Writing is Recording Co:Writer from Don Johnston.

Kent Remund

In its most simple form, writing is recording; writing is a powerful way for humans to record and express ideas from an individual’s mind and can be kept for future generations to read.  Think of some of our greatest recorded writings from Twain, Dickens, Tolstoy and Dr. Seuss.

Writing in the school setting has change over the years. From chalk and slate, graphite pencils, pens, typewriters, computers, laptops and tablets.Students with disabilities have some powerful tools to assist them in recording their thoughts. 

For students with learning disabilities, it is difficult for them to get the words out. There's a wall between the idea and writing it out. Word recall is a barrier and grammar and spelling almost always get in the way. One of our favorite tools to help students overcome these barriers over the past decade is Co:Writer from Don Johnston.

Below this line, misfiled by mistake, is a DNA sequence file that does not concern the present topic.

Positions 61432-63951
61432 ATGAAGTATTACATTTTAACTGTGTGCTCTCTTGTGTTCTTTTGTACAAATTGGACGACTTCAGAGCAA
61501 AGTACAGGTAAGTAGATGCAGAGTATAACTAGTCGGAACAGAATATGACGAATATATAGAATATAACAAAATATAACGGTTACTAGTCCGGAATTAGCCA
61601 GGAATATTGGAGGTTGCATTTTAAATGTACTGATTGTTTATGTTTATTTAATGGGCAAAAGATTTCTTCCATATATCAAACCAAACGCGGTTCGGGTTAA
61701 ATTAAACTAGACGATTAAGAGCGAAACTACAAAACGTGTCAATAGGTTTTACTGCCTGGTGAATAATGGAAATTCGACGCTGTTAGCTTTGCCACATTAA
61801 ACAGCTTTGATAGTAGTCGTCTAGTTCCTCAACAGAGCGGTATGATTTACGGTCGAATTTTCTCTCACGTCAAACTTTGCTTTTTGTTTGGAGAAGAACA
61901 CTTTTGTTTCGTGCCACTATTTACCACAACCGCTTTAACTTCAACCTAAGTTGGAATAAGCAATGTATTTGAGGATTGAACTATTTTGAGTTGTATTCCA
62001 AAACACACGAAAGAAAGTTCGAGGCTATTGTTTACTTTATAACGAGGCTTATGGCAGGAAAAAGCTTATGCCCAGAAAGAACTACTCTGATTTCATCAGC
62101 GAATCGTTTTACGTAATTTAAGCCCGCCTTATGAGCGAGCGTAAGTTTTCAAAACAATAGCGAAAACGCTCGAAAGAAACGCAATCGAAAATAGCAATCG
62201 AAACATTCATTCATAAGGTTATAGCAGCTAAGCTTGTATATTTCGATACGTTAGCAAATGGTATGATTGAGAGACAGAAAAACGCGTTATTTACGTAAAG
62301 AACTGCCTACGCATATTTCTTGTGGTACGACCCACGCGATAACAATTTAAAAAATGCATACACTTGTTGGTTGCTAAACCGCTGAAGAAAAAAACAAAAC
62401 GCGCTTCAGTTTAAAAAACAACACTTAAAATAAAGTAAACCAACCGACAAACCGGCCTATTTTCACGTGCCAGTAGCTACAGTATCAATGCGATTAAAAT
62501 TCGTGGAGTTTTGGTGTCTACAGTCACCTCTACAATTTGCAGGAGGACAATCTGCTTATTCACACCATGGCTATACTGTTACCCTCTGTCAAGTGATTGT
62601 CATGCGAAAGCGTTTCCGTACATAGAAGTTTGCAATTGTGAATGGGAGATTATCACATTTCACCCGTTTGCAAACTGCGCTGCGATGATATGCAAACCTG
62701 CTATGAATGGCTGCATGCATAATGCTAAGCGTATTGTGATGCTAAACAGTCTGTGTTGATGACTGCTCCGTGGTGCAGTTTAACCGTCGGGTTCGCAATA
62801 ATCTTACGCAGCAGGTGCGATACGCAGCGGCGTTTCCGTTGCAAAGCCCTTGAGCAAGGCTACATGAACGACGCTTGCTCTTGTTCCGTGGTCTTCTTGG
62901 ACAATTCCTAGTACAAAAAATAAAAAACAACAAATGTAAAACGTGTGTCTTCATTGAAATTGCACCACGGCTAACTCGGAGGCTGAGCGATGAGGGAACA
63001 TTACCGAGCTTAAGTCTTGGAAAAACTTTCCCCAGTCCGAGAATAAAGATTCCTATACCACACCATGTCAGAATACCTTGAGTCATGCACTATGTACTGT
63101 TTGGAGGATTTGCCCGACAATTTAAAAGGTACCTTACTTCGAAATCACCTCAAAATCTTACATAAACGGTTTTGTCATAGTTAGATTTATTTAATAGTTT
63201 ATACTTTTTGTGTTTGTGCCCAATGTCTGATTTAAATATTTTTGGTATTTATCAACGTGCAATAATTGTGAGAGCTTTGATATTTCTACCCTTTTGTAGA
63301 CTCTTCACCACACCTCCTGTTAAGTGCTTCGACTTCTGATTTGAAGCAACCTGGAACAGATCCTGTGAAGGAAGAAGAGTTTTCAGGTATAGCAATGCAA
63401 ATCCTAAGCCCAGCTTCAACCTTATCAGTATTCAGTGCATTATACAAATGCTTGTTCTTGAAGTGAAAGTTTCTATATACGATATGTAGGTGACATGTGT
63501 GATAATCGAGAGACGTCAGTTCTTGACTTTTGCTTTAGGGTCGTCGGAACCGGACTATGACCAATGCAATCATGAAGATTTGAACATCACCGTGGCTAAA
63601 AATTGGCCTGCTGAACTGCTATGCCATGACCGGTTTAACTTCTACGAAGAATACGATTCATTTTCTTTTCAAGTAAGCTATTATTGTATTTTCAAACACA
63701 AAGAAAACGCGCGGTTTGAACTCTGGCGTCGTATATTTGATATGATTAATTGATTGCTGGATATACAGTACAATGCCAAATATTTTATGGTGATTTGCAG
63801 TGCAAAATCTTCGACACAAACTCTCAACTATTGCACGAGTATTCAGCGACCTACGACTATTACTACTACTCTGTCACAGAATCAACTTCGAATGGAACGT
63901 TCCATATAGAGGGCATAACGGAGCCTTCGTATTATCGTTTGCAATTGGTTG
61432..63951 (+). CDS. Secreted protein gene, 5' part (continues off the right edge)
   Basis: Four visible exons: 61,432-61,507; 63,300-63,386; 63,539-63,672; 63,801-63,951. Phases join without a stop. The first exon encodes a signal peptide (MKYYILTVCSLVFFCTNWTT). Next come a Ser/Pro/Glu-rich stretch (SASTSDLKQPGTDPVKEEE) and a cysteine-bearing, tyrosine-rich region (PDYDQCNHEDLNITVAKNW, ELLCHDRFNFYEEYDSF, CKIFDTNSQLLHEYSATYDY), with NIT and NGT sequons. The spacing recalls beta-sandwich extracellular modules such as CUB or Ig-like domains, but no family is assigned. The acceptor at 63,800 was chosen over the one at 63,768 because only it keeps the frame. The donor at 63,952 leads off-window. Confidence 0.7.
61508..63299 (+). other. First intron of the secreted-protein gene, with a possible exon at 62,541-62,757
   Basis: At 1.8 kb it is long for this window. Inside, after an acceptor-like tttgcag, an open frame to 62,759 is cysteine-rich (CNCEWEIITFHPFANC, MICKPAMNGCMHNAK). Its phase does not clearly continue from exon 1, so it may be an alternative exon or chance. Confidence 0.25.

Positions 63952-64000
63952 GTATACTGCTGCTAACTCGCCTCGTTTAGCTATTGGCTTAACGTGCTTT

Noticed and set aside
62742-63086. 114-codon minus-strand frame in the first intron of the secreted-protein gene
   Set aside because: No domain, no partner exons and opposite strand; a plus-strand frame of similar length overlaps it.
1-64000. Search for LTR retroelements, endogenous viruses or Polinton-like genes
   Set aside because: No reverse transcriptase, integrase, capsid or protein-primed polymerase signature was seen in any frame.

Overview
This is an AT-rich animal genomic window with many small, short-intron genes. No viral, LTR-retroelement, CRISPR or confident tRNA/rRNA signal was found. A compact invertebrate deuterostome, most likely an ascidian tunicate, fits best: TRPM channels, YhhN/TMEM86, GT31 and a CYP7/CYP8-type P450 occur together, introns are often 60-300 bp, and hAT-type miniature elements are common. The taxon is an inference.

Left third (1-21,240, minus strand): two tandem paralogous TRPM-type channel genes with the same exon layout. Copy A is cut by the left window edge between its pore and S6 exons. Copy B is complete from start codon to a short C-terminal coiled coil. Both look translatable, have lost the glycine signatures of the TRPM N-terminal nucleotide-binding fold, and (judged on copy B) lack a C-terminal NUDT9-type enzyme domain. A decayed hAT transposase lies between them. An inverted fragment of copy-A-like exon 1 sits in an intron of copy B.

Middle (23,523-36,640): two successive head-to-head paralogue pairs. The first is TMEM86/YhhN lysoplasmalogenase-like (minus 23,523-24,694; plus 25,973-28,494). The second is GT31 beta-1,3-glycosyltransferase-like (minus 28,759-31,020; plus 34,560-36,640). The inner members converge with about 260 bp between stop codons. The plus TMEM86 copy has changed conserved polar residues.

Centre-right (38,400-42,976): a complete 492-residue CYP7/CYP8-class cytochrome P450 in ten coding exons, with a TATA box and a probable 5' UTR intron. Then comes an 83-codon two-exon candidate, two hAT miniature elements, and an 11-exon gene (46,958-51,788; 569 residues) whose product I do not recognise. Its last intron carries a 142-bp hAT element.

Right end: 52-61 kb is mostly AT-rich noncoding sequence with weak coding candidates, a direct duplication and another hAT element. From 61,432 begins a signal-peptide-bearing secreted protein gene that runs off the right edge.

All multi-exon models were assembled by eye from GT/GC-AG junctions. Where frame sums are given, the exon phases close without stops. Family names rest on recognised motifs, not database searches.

If students can write just a fraction of what they want to say, Co:Writer will do the rest. The most basic feature of Co:Writer predicts what students are trying to say and offer word suggestions in real time. Even the worst spelling and grammar mistakes are not a problem for Co:Writer. In addition to prediction is the ability to add topic-specific vocabulary to which it uses to predicts words from. If a student were to write a paper on our solar system, a dictionary specific to the solar system could be added to the words that it will predict. The students starts to type "pl" and Co:Writer will predict “Planet” and “Pluto”